# Plate Load Test - Equipment, Procedure, Calculation

For designing shallow foundations, it is necessary to know the bearing capacity of soil at the desired depth. The plate load test is performed on-site to determine the ultimate bearing capacity of soil at the desired depth. Data from the plate load test is helpful to confirm the design assumptions made from soil tests or can be used as a design parameter.

## What is the Plate Load Test?

The plate load test is a field test, which is performed to determine the ultimate bearing capacity of the soil and the probable settlement under a given load. This test is very popular for the selection and design of the shallow foundation.

For performing this test, the plate is placed at the desired depth, then the load is applied gradually and the settlement for each increment of the load is recorded. At one point a settlement occurs at a rapid rate, the total load up to that point is calculated and divided by the area of the plate to determine the ultimate bearing capacity of soil at that depth. The ultimate bearing capacity is then divided by a safety factor (typically 2.5~3) to determine the safe bearing capacity.

## Plate Load Test Apparatus / Equipment

The following plate load test apparatus is necessary for performing the test.

1. Test plate
2. Hydraulic jack & pump
3. Reaction beam or reaction truss
4. Dial gauges
5. Pressure gauge
8. Tripod, Plumb bob, spirit level, etc.

The necessary steps to perform a plate load test is written below-

1. Excavate test pit up to the desired depth. The pit size should be at least 5 times the size of the test plate (Bp).
2. At the center of the pit, a small hole or depression is created. The size of the hole is the same as the size of the steel plate. The bottom level of the hole should correspond to the level of the actual foundation. The depth of the hole is created such that the ratio of the depth to width of the hole is equal to the ratio of the actual depth to the actual width of the foundation.
3. A mild steel plate is used as a load-bearing plate whose thickness should be at least 25 mm thickness and size may vary from 300 mm to 750 mm. The plate can be square or circular. Generally, a square plate is used for square footing and a circular plate is used for circular footing.
4. A column is placed at the center of the plate. The load is transferred to the plate through the centrally placed column.
5. The load can be transferred to the column either by gravity loading method or by truss method.
7. At least two dial gauges should be placed at diagonal corners of the plate to record the settlement. The gauges are placed on a platform so that it does not settle with the plate.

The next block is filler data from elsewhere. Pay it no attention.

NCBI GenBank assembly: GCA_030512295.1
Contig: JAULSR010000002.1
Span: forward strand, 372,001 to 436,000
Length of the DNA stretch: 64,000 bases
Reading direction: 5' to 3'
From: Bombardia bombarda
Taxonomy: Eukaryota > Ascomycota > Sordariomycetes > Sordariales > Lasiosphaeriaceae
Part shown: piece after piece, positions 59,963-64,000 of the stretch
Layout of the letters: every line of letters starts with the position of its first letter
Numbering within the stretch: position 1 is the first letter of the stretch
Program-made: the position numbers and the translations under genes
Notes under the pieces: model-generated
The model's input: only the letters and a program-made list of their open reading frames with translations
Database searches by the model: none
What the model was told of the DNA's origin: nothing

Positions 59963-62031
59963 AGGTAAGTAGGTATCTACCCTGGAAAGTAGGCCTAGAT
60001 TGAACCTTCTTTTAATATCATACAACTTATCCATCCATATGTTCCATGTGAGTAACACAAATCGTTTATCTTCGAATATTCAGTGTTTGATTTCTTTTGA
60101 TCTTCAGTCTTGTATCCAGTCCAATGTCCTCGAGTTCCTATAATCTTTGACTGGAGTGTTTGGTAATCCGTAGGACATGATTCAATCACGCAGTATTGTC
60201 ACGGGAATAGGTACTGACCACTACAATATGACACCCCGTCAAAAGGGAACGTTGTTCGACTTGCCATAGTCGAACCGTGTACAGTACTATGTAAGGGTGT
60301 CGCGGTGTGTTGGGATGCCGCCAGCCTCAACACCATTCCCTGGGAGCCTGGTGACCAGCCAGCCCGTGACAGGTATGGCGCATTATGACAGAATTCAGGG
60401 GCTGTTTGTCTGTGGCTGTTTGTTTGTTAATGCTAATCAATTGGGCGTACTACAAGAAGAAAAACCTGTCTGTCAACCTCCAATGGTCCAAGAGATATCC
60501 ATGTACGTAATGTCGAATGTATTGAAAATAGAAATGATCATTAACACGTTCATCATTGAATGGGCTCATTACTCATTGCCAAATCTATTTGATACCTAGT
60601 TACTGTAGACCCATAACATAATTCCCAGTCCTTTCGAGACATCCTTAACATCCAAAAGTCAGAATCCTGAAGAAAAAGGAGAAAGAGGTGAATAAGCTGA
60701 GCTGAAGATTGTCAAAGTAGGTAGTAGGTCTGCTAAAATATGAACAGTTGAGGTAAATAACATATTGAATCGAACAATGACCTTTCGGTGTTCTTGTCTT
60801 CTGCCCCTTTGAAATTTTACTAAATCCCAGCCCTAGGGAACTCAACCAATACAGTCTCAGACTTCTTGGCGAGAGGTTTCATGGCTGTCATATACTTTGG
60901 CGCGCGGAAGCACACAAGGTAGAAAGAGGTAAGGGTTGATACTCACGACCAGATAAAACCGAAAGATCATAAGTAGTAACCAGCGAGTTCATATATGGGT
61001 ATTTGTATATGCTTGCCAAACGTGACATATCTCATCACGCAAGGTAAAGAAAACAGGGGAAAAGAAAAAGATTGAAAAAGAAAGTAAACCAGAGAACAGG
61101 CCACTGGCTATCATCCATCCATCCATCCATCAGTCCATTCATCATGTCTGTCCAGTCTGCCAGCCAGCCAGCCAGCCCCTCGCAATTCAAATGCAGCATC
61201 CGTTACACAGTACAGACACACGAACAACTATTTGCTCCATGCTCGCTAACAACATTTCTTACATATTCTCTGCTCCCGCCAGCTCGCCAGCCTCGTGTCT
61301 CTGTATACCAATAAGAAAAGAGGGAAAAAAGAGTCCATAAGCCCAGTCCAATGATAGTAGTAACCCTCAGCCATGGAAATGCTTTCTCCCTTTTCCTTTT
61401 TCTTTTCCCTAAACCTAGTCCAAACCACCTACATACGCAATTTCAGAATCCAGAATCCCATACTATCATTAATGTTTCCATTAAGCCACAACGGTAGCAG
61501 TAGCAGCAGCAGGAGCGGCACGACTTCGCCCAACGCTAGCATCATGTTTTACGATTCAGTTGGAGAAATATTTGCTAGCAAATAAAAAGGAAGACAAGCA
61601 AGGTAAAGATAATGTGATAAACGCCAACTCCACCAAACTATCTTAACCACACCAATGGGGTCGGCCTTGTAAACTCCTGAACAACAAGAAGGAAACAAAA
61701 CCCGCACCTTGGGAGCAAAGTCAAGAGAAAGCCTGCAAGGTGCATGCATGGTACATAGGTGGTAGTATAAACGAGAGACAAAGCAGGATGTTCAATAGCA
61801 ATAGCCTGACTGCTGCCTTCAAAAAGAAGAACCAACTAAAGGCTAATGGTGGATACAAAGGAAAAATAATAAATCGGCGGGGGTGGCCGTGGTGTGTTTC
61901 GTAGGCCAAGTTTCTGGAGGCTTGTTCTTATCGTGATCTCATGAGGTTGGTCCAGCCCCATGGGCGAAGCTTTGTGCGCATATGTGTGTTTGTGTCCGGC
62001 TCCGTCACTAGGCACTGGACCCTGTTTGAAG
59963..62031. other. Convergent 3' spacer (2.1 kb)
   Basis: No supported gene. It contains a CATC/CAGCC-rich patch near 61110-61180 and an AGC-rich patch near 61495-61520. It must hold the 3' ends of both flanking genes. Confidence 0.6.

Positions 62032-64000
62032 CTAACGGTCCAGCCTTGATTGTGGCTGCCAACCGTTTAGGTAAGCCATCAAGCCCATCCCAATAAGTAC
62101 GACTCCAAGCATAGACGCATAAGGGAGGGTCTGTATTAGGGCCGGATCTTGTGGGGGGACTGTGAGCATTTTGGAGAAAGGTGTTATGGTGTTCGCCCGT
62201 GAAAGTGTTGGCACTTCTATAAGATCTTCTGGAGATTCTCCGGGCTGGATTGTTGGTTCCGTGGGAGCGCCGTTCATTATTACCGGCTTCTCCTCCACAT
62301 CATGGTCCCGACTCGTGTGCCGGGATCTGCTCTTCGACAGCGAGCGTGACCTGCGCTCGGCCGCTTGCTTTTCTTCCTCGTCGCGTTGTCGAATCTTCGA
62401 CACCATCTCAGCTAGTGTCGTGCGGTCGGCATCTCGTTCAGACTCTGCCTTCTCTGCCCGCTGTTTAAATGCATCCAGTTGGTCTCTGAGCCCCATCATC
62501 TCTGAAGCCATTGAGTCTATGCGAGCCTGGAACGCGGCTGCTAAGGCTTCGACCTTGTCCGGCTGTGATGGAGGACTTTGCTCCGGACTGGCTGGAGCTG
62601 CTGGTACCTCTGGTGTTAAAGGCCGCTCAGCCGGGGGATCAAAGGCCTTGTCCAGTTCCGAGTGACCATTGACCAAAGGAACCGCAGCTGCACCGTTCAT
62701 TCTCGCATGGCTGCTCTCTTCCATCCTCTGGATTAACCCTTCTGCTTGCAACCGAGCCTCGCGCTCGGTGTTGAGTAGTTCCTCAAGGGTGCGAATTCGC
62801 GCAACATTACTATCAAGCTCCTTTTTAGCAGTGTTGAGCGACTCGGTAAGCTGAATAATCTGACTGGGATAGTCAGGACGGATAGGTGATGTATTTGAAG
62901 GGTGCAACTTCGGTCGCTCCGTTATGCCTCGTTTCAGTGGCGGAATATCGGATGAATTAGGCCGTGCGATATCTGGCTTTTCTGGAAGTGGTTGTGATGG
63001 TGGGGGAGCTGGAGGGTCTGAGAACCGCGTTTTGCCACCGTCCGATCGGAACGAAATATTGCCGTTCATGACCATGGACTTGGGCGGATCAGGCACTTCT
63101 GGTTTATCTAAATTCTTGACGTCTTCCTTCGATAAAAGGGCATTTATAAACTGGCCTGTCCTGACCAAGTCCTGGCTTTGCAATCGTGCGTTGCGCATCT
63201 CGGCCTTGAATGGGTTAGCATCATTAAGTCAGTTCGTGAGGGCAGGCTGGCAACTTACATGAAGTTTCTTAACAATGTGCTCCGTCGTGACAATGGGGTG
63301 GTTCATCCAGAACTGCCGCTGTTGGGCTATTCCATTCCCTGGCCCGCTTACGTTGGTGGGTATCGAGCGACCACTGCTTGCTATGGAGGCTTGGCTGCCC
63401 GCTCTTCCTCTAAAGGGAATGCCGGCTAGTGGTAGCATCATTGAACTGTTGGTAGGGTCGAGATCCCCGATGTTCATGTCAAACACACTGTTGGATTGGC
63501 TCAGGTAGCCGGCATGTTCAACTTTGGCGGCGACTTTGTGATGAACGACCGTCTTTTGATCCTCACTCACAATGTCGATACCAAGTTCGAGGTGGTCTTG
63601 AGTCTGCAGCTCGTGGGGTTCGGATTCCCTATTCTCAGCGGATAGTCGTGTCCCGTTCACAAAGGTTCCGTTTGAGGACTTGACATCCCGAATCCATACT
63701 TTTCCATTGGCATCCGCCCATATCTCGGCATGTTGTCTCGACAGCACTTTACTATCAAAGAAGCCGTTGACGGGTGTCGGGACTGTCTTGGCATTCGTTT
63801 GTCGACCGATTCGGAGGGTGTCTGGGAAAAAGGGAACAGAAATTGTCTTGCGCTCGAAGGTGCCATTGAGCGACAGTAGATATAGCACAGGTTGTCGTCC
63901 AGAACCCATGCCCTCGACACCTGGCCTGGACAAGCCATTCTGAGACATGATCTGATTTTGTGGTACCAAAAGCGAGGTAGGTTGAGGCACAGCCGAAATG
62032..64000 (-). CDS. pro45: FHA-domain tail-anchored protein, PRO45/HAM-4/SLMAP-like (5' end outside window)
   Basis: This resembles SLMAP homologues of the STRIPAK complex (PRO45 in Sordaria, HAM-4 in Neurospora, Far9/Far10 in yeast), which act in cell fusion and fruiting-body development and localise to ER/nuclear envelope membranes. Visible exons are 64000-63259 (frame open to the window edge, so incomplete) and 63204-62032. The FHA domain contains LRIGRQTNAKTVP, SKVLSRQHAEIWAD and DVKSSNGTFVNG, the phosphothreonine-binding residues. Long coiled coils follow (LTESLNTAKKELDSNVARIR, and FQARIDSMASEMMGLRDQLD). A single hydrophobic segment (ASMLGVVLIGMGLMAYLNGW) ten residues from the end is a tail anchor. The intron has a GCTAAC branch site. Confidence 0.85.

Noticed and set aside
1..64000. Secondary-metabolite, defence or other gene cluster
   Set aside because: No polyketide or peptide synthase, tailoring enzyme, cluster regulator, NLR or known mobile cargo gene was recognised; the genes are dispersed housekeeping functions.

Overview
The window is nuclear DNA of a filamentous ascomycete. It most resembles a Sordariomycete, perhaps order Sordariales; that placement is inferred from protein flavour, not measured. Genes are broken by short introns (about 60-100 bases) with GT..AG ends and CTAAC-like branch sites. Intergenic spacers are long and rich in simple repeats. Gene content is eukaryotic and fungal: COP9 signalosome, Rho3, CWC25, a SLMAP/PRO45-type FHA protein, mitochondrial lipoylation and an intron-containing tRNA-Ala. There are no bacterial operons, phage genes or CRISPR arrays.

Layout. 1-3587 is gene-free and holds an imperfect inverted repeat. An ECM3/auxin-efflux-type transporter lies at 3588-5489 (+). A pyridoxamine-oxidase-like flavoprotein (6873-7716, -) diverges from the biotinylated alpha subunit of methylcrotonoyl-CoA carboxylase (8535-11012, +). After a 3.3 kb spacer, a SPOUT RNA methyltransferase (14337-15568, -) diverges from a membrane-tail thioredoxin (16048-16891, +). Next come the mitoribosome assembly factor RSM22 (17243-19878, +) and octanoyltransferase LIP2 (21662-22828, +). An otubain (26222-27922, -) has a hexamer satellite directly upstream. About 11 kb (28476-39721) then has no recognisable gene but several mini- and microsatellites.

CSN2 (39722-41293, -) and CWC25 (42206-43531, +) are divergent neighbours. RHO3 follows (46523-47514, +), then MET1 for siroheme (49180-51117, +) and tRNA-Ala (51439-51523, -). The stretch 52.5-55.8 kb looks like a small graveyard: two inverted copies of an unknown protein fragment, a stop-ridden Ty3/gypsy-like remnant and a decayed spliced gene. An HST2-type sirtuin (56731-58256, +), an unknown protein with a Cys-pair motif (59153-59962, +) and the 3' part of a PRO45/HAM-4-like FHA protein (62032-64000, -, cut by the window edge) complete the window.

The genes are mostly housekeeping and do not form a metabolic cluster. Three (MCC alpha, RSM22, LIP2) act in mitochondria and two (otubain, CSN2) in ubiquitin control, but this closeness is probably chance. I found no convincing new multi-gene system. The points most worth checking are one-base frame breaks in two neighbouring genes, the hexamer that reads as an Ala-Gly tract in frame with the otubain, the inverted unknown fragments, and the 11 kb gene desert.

9. The initial readings are noted.
10. The load is then applied through the hydraulic jack and increased gradually. The increment is generally one-fifth of the expected safe bearing capacity or one-tenth of the ultimate bearing capacity or any other smaller value. The applied load is noted from the pressure gauge.
11. The settlement is observed for each increment and from dial gauge. After increasing the load-settlement should be observed after 1, 4, 10, 20, 40, and 60 minutes and then at hourly intervals until the rate of settlement is less than .02 mm per hour. The readings are noted in tabular form.
12. After completing the collection of data for a particular loading, the next load increment is applied and readings are noted under new load. This increment and data collection is repeated until the maximum load is applied. The maximum load is generally 1.5 times the expected ultimate load or 3 times of the expected allowable bearing pressure.

## Calculation of Bearing Capacity from Plate Load Test

After the collection of field data, the load-settlement curve is drawn. It is a logarithmic graph where the load applied is plotted on X-axis and settlement on Y-axis. From the graph, the ultimate load for the plate is obtained which is the corresponding load for settlement of one-fifth of the plate width.

When the points are plotted on the graph, the curve is broken at one point. The corresponding load to that breakpoint is considered to be the ultimate load on the plate. The ultimate bearing capacity can be calculated from the ultimate load from the plate. The ultimate bearing capacity is then divided by a suitable factor of safety to determine the safe bearing capacity of soil from the foundation.

### General Equations for Calculation of Bearing Capacity of Soil

#### Soil Bearing Capacity Calculation for Clayey Soil

Following is the equation to determine soil bearing capacity for clay from the plate load test.

Ultimate Bearing Capacity = Ultimate Load for the Plate.

#### Soil Bearing Capacity Calculation for Sandy Soil

The followings are the equation to determine soil bearing capacity for sand from the plate load test.

$Ultimate\;bearing\;capacity =Ultimate \;load \;for \;plate \times \frac{Width \;of \;Pit}{Size \;of \;Plate}$

$Safe\;bearing\;capacity = \frac{Ultimate\;Bearing \;Capacity}{Factor\;of\;Safety}$

Typically, the range for the factor of safety varies from 2 to 3.

### Equations for Foundation Settlement Calculation from Plate Load Test

The following equations can be used for foundation settlement calculation.

#### Foundation Settlement Calculation for Clayey Soil

Following is the equation to determine foundation settlement for clay from the plate load test.

$Settlement\;of\;the\;foundation =Settlement\;of\;plate \times \frac{Width \;of \;Pit}{Size \;of \;Plate}$

#### Foundation Settlement Calculation for Sandy Soil

Following is the equation to determine foundation settlement for sand from the plate load test.

$Settlement\;of\;the\;foundation = Settlement\;of\;plate \times \frac{Width\;of\;Pit \times(Size\;of\;Plate+0.3)}{Size\;of\;Plate\times(Width\;of\;Pit+0.3)^{2}}$